The above screenshot shows the confirmed cases date-wise. This shows that the confirmed cases for a day vary from one country to the other. For Canada, the cases confirmed are 81, while at the same time in Russia the confirmed cases are around 42,364.

We can use the describe() function to know the statistical summary of the DataFrame columns.

value_counts() function returns an object containing counts of unique values. The resulting object will be in descending order so that the first element is the most frequently-occurring element. Excludes NA values by default.

The isnull() function detects missing values in the given series object. It returns a boolean same-sized object indicating if the values are NA. Missing values get mapped to True and non-missing values get mapped to False.

For visualizing the data we can use different types of graphs like bar graphs, Histograms, boxplot, and otheres.

Plotting the active, confirmed, deaths, recovered cases in the world and displaying the top 10 countries that are most affected.

The above output shows the deaths, confirmed and active cases for every country. We can observe that the most affected country has been the USA. It has around 577,045 deaths, which is the maximum.

Now displaying cases date-wise:

Displaying top 10 dates when the confirmed case counts were highest:

The above table displays the confirmed cases date-wise when there were maximum cases reported.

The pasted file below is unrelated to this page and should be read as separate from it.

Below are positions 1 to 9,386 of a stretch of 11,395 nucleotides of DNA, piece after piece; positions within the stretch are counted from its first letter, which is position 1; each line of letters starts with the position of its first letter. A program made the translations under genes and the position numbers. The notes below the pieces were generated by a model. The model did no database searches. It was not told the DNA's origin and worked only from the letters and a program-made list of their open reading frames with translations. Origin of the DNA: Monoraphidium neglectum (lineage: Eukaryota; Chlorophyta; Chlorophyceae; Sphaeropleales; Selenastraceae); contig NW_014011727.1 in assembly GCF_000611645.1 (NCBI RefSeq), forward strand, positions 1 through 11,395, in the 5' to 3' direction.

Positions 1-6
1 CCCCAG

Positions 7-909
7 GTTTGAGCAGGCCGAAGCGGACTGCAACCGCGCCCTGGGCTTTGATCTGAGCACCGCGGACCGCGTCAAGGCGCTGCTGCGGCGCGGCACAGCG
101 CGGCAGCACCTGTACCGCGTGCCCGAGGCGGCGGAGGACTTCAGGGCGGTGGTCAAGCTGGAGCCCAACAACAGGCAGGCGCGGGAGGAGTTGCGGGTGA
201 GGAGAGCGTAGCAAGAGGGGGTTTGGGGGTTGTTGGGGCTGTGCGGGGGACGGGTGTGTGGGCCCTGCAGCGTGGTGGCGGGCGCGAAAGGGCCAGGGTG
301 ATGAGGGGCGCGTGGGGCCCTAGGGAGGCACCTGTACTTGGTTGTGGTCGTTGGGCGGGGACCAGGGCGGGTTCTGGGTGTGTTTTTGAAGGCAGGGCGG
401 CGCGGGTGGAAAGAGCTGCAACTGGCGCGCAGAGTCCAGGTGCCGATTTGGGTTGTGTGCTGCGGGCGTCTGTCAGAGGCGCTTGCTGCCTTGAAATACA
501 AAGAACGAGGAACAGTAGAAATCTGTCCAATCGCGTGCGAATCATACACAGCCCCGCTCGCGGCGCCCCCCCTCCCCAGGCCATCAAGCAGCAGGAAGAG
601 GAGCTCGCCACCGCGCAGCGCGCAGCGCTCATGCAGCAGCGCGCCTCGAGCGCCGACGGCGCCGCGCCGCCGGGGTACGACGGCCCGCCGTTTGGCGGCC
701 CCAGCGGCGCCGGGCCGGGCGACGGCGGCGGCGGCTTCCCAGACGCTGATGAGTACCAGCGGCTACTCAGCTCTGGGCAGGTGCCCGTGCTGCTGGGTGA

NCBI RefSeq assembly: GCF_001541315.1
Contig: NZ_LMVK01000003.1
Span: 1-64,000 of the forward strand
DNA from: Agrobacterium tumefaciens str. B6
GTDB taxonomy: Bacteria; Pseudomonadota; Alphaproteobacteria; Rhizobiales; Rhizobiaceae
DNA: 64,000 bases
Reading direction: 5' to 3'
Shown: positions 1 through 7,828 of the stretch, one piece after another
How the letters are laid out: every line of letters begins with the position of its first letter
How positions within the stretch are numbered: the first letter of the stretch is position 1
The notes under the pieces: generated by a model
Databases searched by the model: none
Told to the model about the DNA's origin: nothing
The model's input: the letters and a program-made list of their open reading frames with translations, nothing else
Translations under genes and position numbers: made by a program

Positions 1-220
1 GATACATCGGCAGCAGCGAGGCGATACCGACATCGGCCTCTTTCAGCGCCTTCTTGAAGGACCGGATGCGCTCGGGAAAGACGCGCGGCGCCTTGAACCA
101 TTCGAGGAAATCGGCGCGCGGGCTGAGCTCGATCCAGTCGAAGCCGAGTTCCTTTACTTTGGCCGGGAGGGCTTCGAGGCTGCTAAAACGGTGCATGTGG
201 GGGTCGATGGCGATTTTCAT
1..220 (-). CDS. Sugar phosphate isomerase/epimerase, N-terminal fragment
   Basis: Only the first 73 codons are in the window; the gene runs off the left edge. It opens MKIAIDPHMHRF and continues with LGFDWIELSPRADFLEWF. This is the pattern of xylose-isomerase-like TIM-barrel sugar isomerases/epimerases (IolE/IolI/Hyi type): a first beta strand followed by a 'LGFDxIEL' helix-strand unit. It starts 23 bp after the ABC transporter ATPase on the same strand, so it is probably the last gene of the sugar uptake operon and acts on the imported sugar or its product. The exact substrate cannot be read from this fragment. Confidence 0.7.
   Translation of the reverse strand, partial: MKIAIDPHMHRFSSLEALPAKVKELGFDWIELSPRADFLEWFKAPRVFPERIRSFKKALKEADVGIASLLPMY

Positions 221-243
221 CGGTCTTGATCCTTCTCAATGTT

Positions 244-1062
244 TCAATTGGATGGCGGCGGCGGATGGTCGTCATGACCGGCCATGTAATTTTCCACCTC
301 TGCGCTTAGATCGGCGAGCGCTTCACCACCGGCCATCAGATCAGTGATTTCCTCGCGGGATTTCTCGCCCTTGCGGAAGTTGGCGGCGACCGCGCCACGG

On 02–05–2021, there were maximum cases reported.

Plotting Bar Plot for the Total number of Confirmed Vs Recovered Vs Active and Deaths:

Through this graph, we can see the number of active cases, confirmed, recovered, and deaths through plotting bars. It shows that the recovery numbers are far behind the confirmed numbers, which is a concern.

Plotting top 10 Countries with the most number of confirmed cases:

The above graph shows the number of 10 most affected cases country-wise. The United States is the most affected country with 32421534 cases reported till now.

Plotting top 10 countries with most Death:

Most death graph plots – The total number of deaths in each country and the top 10 countries with the maximum number of deaths. The US is on the top with the maximum number of deaths, followed by Brazil with 407639 deaths.

Top 10 countries with the most number of Active Cases:

Most active cases graph plots – Total number of active cases of top 10 countries.

The active cases are the most in the USA. The dataset is a little old so the numbers might have changed by now.

Rate of Increase in Infection with respect to Time:

The above graph shows how the rate of infection has increased. In the beginning, between 0–100 days the infection rate has been low. After which the rate of infection increased at a rapid rate and it peaked after 400 days. By this time the confirmed cases reached more than 150M.

Plotting Active case rate with respect to time:

Here, we are plotting the active cases with respect to time. X-axis plots the count and the Y-axis shows total live cases. The peak has reached 60M in 450 days.

Death toll with respect to time:

Similar to the above two plots, here we are plotting the death cases. We can see that the death cases kept on increasing in an exponential manner. After a period of around 90 days, the rate of deaths increased as the days passed. The peak deaths have been 3 million worldwide.

Plotting Confirmed based on days (months):

This plot shows the confirmed cases according to the months. It gives a wider view that can help in visualizing the data of how the cases increased and when they were maximum.

Active cases based on days:

This graph plots the active live cases with respect to days. The live cases are maximum in the month of May 2021. Through these graphs, we get a wider image of the cases month-wise.